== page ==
Netanyahu Critics: Ukraine Is a Warning

Ukraine: Truce observed, gas deliveries renewed

There is a simple question that every critic of Benjamin Netanyahu’s speech to Congress on Tuesday must answer: should he rather wait, as Ukrainian President Petro Poroshenko did, and address Congress after suffering a crushing defeat? Or should Netanyahu hasten to warn America before disaster strikes, before a deal is done with Iran that cannot be undone?

The answer is simple. Poroshenko was warmly received by both parties–after the Crimea was lost, after Russian-backed rebels had begun waging war in the eastern Ukraine, after President Barack Obama had turned down requests for arms. He spoke movingly–but politely, challenging America to do more to help, hoping Congress and Obama would get the message.

And what happened? Nothing. The Ukraine has suffered crushing military defeats, and the future of NATO is in danger.

Can Netanyahu afford the same risk? Of course not. The deal under consideration by the Obama administration reportedly allows Iran to keep most of its uranium enrichment infrastructure, and would allow Iran to go nuclear within a decade. It is unclear how the international community would monitor compliance–meaning Iran could “break out” even earlier.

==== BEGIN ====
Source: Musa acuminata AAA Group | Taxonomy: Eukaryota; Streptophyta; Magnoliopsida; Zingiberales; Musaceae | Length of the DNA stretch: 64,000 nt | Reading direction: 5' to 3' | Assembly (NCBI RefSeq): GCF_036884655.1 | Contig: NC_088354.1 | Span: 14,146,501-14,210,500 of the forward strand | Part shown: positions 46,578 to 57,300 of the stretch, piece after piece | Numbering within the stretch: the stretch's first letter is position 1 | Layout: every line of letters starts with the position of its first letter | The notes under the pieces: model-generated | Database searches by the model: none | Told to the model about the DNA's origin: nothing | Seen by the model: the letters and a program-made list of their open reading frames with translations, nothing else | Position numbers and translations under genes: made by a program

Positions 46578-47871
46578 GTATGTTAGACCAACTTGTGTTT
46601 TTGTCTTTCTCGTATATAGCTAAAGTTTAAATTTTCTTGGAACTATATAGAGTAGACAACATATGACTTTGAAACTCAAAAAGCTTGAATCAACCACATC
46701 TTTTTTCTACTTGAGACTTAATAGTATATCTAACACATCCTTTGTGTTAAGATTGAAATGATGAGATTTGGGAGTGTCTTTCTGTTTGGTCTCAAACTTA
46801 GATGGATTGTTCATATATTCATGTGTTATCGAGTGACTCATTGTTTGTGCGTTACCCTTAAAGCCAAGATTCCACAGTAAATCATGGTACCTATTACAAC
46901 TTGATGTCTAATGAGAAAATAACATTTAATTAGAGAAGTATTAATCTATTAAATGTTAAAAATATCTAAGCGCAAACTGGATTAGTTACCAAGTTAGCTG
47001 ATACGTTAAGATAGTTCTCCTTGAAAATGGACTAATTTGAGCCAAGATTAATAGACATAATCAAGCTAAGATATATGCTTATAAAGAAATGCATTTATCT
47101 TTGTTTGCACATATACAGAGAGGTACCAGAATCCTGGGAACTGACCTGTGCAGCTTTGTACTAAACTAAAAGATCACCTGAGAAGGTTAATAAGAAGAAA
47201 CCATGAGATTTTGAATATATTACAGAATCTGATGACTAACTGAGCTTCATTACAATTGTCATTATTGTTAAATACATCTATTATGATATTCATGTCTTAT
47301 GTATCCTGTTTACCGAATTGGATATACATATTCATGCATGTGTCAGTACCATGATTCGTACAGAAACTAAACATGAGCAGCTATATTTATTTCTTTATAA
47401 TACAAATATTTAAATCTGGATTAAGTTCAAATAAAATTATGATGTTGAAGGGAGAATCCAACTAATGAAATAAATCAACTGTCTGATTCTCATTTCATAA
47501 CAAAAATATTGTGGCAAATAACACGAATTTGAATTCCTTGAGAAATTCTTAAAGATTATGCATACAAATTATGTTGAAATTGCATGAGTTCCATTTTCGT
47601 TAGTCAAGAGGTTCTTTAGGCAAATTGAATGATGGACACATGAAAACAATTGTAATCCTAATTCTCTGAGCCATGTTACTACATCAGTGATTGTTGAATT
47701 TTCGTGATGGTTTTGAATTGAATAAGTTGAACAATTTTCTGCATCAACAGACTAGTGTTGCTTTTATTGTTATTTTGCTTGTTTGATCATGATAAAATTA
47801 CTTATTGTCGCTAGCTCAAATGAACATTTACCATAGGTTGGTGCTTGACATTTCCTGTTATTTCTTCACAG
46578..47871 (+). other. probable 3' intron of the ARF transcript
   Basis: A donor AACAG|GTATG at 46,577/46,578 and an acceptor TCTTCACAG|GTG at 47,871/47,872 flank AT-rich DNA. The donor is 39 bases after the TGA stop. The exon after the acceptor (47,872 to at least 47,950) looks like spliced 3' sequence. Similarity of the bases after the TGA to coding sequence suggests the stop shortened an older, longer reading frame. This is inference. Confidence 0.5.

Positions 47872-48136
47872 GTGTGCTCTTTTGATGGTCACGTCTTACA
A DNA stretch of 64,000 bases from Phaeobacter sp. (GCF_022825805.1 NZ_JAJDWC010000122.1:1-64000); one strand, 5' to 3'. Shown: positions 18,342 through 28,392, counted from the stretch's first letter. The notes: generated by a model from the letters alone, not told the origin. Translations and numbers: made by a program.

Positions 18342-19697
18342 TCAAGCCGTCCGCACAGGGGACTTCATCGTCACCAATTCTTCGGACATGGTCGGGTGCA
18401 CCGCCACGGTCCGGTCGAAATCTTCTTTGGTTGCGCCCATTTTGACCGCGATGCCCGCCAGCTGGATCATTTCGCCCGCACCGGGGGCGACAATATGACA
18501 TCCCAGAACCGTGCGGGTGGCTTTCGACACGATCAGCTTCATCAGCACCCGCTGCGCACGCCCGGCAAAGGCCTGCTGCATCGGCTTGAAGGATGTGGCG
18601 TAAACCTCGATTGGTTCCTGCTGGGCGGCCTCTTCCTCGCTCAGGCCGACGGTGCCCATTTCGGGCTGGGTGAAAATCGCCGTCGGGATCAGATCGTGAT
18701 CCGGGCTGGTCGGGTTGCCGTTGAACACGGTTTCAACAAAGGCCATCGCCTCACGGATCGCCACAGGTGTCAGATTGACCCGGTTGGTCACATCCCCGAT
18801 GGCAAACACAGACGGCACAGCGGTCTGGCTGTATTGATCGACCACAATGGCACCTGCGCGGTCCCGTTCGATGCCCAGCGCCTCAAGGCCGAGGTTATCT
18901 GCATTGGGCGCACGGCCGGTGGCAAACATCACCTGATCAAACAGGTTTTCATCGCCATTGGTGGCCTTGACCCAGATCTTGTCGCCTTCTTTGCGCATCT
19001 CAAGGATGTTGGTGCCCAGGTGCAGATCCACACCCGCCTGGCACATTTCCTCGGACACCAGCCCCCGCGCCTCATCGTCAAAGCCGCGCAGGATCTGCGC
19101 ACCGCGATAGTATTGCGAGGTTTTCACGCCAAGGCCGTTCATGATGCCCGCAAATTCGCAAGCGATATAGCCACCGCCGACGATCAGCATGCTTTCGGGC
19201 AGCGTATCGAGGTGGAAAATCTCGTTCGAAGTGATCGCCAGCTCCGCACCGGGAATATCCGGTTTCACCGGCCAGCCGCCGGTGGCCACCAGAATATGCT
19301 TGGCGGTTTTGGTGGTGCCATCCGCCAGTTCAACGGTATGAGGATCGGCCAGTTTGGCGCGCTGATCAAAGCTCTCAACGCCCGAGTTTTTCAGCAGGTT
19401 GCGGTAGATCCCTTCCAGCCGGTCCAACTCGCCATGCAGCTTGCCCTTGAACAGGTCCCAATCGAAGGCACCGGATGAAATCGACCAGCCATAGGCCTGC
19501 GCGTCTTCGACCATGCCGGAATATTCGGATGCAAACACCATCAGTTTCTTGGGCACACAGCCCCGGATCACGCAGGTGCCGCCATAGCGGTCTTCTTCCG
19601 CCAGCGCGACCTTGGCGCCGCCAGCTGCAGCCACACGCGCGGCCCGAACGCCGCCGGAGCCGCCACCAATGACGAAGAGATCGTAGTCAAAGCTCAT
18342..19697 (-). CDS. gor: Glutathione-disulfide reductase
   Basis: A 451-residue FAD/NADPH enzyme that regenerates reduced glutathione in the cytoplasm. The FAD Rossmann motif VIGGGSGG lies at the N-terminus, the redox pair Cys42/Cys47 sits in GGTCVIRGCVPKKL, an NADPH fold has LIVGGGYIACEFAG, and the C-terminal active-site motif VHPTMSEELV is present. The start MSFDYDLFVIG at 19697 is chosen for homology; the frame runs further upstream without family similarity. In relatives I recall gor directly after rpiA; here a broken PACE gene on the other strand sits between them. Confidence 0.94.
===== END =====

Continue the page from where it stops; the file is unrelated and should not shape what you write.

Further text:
Already, Iran has moved troops to Israel’s borders and continues to arm terrorist proxies. It has also–right under President Obama’s nose–planned attacks against American targets, even on American soil.

So should Netanyahu wait? Clearly, no.

Senior Editor-at-Large Joel B. Pollak edits Breitbart California and is the author of the new ebook, Wacko Birds: The Fall (and Rise) of the Tea Party, available for Amazon Kindle.

Follow Joel on Twitter: @joelpollak


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